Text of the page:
DISCUSSION:
Metacognitive skills, also referred to as higher order thinking skills, are needed to help individuals to become more adaptable, flexible, and able to cope in the context of a rapidly evolving information society (9).Past research has demonstrated that academically successful students use metacognitive strategies, notably identify their goals, self monitoring, self questioning, reasoned choice of their behaviors and self assessing (10).
In the present study, a highly significant difference in MAI scores among pre test and post test study group was observed for regulation of metacognition. No significance was observed in control group for regulation of metacognition. No statistical difference of MAI scores were observed in pre test and post test for both study and control groups regarding knowledge of metacognition.
Our study is in accordance with the study by Wei Han Hong et al who contemplated a better ability to plan, monitor and evaluate their own thoughts suggesting an increase in students level of regulation of metacognition.
Similar findings were observed by a study from Causley and Striven who considered regulation of metacognition encourages better use of the basic medical knowledge in nurturing clinical judgment, critical thinking and reflective practice. (11)
Students who are high achievers in reading, writing and science also exhibit higher levels of metacognitive skills and have developed greater abilities in self regulation. Hence medical students metacognitive skill will have an effect on their abilities to improve their academic and clinical performance.
The perceptions of the students showed around 60% felt they were able to understand the Metacognition and also improved their learning skills, 50% felt motivated interest in learning process, 65% were able to identify their grey areas in learning methods, 60% knew how to monitor and evaluate themselves and 56% were able to adapt to new learning methods.

CONCLUSION:
The results showed that training metacognitive strategies improve metacognitive skills in medical students which are important in enabling to plan, monitor, and evaluate themselves in order to cope with the hectic syllabus in the MBBS program and to be better lifelong learners.

REFERENCES:
1. Gonullu I, Artar M. The Impact of Metacognition Training on Metacognitive awareness Of Medical Students. J Theory Pract Edu 2014;10(1):1-23.
2. Quirk M. Intuition and metacognition in Medical Education; Keys to developing expertise. New York: Springer Publishing Company; 2006.
3. Brown AL. Metacognition, executive control, self-regulation, and other more mysterious mechanisms. In: Weinert FE, Kluwe RH, editors. Metacognition, motivation, and understanding. Hillsdale, New Jersey: Lawrence Erlbaum Associates, 1987. p. 65-116.
4. Schraw G, Moshman D. Metacognitive theories. Educational Psychol Rev 1995;7(4):351-3.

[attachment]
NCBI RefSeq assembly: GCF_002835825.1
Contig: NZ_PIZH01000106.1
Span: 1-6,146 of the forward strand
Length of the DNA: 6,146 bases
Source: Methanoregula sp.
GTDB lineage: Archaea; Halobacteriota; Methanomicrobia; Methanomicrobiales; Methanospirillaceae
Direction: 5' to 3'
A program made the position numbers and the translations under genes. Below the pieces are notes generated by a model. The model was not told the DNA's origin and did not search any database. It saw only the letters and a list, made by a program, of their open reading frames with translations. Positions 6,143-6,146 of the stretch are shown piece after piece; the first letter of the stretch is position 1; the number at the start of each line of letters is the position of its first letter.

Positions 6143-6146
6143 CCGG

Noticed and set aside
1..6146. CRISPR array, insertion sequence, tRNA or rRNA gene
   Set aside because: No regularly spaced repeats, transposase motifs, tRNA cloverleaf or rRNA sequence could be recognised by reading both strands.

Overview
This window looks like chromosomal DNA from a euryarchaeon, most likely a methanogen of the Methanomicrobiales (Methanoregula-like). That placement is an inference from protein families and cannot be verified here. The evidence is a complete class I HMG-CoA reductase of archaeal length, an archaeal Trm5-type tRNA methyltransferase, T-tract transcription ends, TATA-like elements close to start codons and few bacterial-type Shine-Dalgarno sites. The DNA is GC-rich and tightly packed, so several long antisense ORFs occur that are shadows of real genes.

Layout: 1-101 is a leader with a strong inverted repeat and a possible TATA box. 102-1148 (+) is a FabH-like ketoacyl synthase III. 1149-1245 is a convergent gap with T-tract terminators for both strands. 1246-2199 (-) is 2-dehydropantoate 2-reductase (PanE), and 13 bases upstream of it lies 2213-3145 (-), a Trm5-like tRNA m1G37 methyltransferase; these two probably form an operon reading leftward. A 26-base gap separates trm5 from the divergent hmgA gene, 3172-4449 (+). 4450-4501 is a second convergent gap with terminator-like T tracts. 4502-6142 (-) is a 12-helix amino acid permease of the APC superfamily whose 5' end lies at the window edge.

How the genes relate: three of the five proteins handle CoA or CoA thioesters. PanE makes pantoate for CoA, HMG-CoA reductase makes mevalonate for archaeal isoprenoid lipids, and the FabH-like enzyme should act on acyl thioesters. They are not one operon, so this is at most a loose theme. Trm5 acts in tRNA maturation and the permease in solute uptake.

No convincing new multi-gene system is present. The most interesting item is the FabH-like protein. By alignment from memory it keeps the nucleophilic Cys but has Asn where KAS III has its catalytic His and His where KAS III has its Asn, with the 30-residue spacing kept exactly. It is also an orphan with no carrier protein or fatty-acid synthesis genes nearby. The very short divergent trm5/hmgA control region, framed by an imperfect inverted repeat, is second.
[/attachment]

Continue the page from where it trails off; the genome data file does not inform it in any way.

5. Dunlap JC. Problem-based learning and self-efficacy: How a capstone course prepares students for a profession. Educational Technol Res Dev 2005;53(1):65–85.
6. Niedringhaus KL. Teaching Better Research Skills by Teaching Metacognitive Ability. Perspectives Teaching Legal Res Writing. Winter/Spring 2010;18:2-3.
7. Schraw G. Promoting general metacognitive awareness. Inst Sci 1998;26:113 25.
8. Meijer J, Veenman MV, Van Hout-Wolters B. Metacognitive Activities in Text-Studying and Problem-Solving: Development of taxonomy. Educational Res Evaluat 2006;12(3):209-37.
9. Hong WH, Vadivelu J, Daniel EGS et al. Thinking about thinking: changes in first –year medical students metacognition and its relation to performance. Med Educat Online 2015;20;(27561):1-6.
10. Gonullu I, Artar M. Metacognition in Medical Education. Educat Health 2014;27(2):225-6.
11. Maudsley G, Strivens J. Science, critical thinking and competence for tomorrows doctors. A review of terms and concepts. Med Educ 2000;34:53-60.

Table 1: MAI score of knowledge and regulation of metacognition

Table 2: Individual MAI scores for knowledge and regulation of metacognition

Table 3: Perception of the students

  1. No

Item

1.

Strongly

Disagree %

  1. Disagree %

3.

Neutral %

  1. Agree %
  2. Strongly Agree %
 

1

Able to understand Metacognitive strategies

_

_

13.6

64

22.4

2

The metacognitive strategies have improved your learning skills

_

_

20.2

60.6

19.2

3

Introduction of metacognitive strategies for MBBS Students is a mistake

65

24.4

7.4

---

3.2

4

Training has motivated your interest in learning

_

3.2

6.4

51.2

35.2

5

It helped you to identify your grey areas in learning methods

---

_

10.6

65

24.4

6

It assisted you to organize your time in accomplishing your goals

---

5.2

13.8

49

37.2

7

It aided you in monitoring your learning objectives

---

4.2

7.4

61.8

26.6

8

It lends a hand to evaluate yourself about learning strategies

---

_

23.4

45.8

26.6

9

Teaching metacognitive skills explicitly is useful to adapt new learning methods

4.2

_

5.2

55.4

39.4

10

Metacognitive strategies guide towards self-directed learning

---

---

4.2

39.4

52.2

11

Continuous practicing metacognitive skills will be useful to become a lifelong learner

_

---

8.4

34

57.6